Brits in Quest of Mangalorean Roots

(A heart-warming story about a world-class medical eminence sired by a Mangalorean doctor who went to  England for good.)

The evil that men do lives after them
The good is oft interred with their bones.
 - William Shakespeare, English dramatist (1564-1616) in Julius Caesar
That seems to be the hurt sentiment of William E Moody in his scholastic dissertation  (April 2003) titled “Professor Alphonsus Ligouri (Pon) D’Abreu: The Unsung Hero of Cardiothoracic Surgery”, supervised by Robert Arnott, Director, Centre for the History of Medicine, University of Birmingham. This is reflected in the opening lines of Moody: “ It is surprising then that even after thirty years following the death of Professor Alphonsus Ligouri D’Abreu there has been no direct attempt to review the practice of such a distinguished thoracic and cardiac surgeon. This is despite the fact that many considered him to be the greatest Birmingham surgeon of his time….British surgery regarded him as an acknowledged leader of international repute and one of Birmingham’s most renowned surgeons”.

Dr John Francis De Abreu (Father) and Dr Alphonsus Pon (son)

Pon has a Magalorean connection as he was sired by Dr. John Francis D’Abreu who left Mangalore for higher medical studies in England in 1880s – never to return. The earliest known member of his family, Salvador (c1770-1832) was a timber merchant and founder of Rosario Cathedral. John was the youngest son of Antony (1815-69) who, in turn, was the youngest son of Salvador. John married Teresa Noonan of Irish descend, perhaps the first Mangalorean to marry into a different nationality. The couple had seven children – five girls followed by two boys. Both boys, Francis Arthur and Alphonsus (born on August 5, 1906), became eminent doctors, the former practicing at Harley Street, London. Francis is noted among Mangalorean Catholic community for having married, in 1945, Margaret Anne Bowes Lyon, the first cousin of then Queen Elizabeth (later Queen Mother) – after her conversion to Catholicism.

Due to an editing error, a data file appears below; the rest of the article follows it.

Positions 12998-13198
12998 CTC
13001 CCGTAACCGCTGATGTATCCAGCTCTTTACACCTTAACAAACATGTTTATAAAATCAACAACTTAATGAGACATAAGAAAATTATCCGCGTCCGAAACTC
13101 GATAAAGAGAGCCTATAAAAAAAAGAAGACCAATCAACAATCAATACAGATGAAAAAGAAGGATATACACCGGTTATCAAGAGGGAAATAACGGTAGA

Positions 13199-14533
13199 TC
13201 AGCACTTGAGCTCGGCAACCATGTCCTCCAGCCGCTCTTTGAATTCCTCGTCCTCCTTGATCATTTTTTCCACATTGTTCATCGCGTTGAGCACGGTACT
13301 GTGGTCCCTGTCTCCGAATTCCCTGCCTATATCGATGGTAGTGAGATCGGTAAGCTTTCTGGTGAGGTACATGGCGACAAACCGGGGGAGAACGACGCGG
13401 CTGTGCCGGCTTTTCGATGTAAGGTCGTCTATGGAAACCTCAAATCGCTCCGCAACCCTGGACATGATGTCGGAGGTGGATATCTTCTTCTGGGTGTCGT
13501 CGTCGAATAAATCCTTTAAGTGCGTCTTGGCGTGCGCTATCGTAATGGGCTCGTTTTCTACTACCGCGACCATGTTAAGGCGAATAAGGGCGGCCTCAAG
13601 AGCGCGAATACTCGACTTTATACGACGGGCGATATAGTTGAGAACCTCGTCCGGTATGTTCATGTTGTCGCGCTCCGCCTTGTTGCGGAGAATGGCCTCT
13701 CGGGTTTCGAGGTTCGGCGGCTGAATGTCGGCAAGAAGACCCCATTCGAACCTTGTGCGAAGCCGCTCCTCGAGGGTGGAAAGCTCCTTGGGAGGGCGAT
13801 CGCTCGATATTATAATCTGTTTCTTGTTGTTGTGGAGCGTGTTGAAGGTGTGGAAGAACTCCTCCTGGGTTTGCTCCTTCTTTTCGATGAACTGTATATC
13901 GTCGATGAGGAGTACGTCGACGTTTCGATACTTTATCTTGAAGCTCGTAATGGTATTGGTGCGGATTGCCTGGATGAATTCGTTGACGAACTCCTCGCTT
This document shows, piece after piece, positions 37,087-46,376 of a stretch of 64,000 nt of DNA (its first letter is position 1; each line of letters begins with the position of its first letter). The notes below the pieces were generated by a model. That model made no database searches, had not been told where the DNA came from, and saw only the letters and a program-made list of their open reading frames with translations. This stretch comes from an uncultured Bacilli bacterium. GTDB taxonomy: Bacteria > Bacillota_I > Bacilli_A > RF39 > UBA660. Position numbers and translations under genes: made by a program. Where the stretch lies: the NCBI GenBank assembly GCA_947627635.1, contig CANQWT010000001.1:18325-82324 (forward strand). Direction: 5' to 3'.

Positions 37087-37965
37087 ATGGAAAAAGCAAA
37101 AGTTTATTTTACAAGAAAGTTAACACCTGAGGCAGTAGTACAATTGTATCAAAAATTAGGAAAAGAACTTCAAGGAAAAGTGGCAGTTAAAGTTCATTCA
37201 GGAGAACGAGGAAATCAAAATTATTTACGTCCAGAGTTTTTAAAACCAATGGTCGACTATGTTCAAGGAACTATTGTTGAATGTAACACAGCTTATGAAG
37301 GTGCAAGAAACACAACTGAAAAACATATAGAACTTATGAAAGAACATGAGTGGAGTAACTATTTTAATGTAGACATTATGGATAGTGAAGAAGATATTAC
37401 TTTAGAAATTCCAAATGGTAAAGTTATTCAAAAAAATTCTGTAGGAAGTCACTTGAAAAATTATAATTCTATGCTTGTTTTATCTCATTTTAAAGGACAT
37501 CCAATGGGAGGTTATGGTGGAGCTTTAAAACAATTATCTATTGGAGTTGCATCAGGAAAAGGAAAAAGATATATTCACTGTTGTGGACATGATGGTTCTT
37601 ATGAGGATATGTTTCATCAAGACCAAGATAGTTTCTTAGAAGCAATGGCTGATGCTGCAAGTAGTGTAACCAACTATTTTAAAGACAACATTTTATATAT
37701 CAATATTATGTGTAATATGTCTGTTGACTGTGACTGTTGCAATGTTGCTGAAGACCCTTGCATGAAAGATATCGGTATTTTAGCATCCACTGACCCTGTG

Not much would have been known about the more eminent doctor-professor Pon in Mangalore had not his daughter visited the city recently in search of her roots. With the documentation she brought along, specially Moody’s thesis, it is possible to assess the world-class eminence of Pon in the field of cardiothoracic surgery. For a brief background on Pon, one can rely on the obituary published in The Times, London on his death:

“Professor A. L. D’Abreu
AGWW writes:
Professor Alpphonso Liguori D’Abreu, CBE, the distinguished thoracic and cardiac surgeon died on April 19 (1976) at the age of 69.

As an undergraduate and while training for his future career as a surgeon, his outstanding ability and his great personal qualities were already obvious. During the 1939-45 War he served with distinction in the RAMC (Royal Army Medical Corps) and on leaving the Army he was acting Professor of Surgery at the University of Wales for a year before being appointed to the consultant staff of the Teaching Hospital in Birmingham where he had been an undergraduate (passed with Gold Medal). Very soon he was one of the leading thoracic surgeons in the world and his pioneer work in the surgery of congenital and rheumatic heart disease and specially in open heart surgery was an enormously valuable contribution. His Practice of Thoracic Surgery, now in its fourth edition, has been the standard work for over a quarter of a century.

Daughters and grandchildren of Dr Pon

He was Professor of Cardiac Surgery and Dean of the Faculty of Medicine (1959-63) and Professor of Surgery (1963-71) in the University of Birmingham; Hunterian Professor; Member of the Court of Examiners and of the Council, and vice-president of the Royal College of Surgeons of England; President of the Thoracic Society (1968-69); Visiting Professor of Surgery at Harvard (1967); a Deputy Lieutenant for Warwickshire; honorary Colonel of the Medical Services of the 42nd Division (TA) and Vice President of the Warwickshire County Cricket Club. He was appointed OBE (Order of the British Empire) in 1944 and advanced to CBE (Commander) in 1968.